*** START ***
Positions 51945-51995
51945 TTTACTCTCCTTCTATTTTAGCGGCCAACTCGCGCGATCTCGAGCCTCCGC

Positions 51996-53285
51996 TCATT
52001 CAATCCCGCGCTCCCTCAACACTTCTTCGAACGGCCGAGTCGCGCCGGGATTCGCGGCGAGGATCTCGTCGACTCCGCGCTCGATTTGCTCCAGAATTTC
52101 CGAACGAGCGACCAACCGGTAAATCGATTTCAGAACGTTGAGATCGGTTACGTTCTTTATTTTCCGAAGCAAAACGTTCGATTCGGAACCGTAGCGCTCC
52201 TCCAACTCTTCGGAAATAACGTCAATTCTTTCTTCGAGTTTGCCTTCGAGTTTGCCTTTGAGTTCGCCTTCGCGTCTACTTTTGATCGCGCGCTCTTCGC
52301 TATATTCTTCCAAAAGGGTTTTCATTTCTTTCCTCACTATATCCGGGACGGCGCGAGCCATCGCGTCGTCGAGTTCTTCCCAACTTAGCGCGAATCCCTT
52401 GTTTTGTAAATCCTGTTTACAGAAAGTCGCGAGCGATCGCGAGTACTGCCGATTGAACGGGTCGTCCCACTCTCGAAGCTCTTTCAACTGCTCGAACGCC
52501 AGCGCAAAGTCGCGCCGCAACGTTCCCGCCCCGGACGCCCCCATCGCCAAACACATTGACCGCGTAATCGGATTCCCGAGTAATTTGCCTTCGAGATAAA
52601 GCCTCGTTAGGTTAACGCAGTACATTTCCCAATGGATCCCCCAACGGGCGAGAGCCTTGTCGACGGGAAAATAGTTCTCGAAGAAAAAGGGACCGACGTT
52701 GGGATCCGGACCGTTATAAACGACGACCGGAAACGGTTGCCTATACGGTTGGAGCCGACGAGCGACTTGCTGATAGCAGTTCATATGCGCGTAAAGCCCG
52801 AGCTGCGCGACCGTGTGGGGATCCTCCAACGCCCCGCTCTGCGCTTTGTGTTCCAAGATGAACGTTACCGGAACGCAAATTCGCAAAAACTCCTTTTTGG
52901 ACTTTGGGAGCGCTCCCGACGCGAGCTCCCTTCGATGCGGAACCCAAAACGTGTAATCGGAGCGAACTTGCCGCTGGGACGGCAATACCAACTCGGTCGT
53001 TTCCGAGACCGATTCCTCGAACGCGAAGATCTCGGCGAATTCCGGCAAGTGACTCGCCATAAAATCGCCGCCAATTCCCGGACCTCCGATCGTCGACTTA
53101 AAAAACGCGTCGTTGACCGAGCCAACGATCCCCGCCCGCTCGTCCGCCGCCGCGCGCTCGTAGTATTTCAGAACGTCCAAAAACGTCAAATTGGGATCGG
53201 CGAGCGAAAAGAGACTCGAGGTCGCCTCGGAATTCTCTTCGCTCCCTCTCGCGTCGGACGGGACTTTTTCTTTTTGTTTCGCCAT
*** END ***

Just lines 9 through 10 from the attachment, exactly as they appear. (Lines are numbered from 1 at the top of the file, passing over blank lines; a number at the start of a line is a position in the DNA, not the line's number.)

52401 GTTTTGTAAATCCTGTTTACAGAAAGTCGCGAGCGATCGCGAGTACTGCCGATTGAACGGGTCGTCCCACTCTCGAAGCTCTTTCAACTGCTCGAACGCC
52501 AGCGCAAAGTCGCGCCGCAACGTTCCCGCCCCGGACGCCCCCATCGCCAAACACATTGACCGCGTAATCGGATTCCCGAGTAATTTGCCTTCGAGATAAA